MPAA Rating: R
Running Time: 1hr 55 min
So Lena heads into Area X alongside four other female scientists and doctors. There’s Dr. Ventress (Jennifer Jason Leigh), the distant team leader, a psychologist, who has seen team after team disappear into Area X and needs to know what’s in there for herself; Thorensen (Gina Rodriguez), an EMT with a history of addiction who is like a lit flame, always threatening to become a dangerous blaze; Radek (Tessa Thompson), a meek scientist with a history of self-abuse, and Sheppard (Tuva Novotny), the friendliest of the bunch, who harbors a dark truth of her own. Together, these wounded, brilliant women head into mystery, and the moment they cross into the luminescent, rainbow-tinged perimeter known as “The Shimmer,” the whole world transforms into a kaleidoscope of impossible biological deviation as they seek to get to the heart of what’s causing the mystifying mutations that greet them at every turn.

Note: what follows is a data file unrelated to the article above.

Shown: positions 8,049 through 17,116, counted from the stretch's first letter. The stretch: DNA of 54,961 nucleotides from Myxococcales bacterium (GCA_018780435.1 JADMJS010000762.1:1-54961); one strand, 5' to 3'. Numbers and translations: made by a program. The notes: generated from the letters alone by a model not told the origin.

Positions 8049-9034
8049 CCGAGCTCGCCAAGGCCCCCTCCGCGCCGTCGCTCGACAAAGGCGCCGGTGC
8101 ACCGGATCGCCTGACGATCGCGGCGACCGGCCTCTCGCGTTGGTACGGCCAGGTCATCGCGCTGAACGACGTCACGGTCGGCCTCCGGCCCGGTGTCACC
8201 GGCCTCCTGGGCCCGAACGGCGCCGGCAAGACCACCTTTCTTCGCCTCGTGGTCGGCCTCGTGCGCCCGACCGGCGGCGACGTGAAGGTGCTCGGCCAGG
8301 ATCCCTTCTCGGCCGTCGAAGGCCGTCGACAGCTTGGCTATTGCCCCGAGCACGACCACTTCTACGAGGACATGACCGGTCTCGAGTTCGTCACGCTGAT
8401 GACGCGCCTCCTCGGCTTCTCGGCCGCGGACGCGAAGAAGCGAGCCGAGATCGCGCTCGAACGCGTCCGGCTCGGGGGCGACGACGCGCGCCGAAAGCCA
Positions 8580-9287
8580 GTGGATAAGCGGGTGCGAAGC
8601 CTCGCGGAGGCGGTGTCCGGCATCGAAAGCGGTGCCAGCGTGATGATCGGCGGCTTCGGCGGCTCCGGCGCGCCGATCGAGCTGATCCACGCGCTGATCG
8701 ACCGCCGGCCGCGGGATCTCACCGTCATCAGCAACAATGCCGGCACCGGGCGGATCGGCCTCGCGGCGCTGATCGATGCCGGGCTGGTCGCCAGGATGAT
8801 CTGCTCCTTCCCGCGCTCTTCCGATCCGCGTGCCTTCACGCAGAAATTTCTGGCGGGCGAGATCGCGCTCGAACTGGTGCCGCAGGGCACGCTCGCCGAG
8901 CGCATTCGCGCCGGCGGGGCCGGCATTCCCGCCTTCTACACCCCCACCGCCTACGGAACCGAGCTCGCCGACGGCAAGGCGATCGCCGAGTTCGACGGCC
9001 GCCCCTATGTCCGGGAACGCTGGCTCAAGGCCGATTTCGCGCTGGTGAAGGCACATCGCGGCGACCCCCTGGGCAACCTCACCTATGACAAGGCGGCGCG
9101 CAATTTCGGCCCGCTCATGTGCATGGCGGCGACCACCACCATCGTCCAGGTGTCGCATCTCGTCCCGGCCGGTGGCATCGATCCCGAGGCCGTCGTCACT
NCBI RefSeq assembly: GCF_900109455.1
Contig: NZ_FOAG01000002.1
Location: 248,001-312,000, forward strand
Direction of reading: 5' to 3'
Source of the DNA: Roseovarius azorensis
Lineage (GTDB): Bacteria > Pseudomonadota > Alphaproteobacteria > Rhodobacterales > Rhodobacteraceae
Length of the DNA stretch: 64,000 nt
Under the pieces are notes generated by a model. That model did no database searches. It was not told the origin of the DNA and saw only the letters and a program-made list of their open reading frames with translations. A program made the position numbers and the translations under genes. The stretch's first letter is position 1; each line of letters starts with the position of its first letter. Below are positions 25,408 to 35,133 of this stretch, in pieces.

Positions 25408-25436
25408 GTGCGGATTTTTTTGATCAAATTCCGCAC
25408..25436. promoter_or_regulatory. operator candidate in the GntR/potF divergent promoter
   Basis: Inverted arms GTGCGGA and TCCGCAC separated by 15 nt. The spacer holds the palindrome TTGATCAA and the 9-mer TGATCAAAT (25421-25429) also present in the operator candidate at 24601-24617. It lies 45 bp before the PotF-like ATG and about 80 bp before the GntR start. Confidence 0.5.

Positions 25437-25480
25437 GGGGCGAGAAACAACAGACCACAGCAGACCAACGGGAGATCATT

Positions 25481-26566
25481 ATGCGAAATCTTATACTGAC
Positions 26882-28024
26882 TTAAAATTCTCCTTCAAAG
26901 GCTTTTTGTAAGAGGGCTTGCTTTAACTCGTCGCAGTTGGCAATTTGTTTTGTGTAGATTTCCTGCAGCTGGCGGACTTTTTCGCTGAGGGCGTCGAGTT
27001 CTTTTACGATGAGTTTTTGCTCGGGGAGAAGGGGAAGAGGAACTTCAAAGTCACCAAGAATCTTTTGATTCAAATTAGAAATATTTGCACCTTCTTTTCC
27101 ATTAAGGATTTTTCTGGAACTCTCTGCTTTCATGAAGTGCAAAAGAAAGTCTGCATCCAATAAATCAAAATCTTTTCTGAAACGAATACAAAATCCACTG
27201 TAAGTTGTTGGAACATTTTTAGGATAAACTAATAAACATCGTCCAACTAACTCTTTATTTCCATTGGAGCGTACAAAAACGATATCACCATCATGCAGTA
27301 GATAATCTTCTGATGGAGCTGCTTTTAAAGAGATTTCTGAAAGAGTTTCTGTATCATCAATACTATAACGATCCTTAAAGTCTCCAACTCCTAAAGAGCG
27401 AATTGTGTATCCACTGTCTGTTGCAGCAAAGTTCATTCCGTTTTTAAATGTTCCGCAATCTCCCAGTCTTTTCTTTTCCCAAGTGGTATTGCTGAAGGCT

Because Garland isn’t just telling one linear tale about a deadly expedition, he’s working freely and heavily in the realm of metaphor. Underneath all the screaming bears and shark-toothed gators, Annihilation is a film about self-destruction, in all its forms. The film tells you this over and over again — from the biological failures of cancer and aging, the ways the body turns on itself, to the multitude of human capacities for self-destruction — infidelity, self-harm, addiction, et cetra — Annihilation is a stunning, sweeping metaphor for the way human beings tear themselves apart. It’s wildly ambitious, occasionally alienating, and consummately perplexing; an irritant to the mind and spirit that demands self-reflection. Garland makes a few minor stumbles on the way to his vision, but his vision is rendered in complete, elegant detail, and even if it takes some time to digest, it’s a meticulously prepared feast for the eyes and the mind.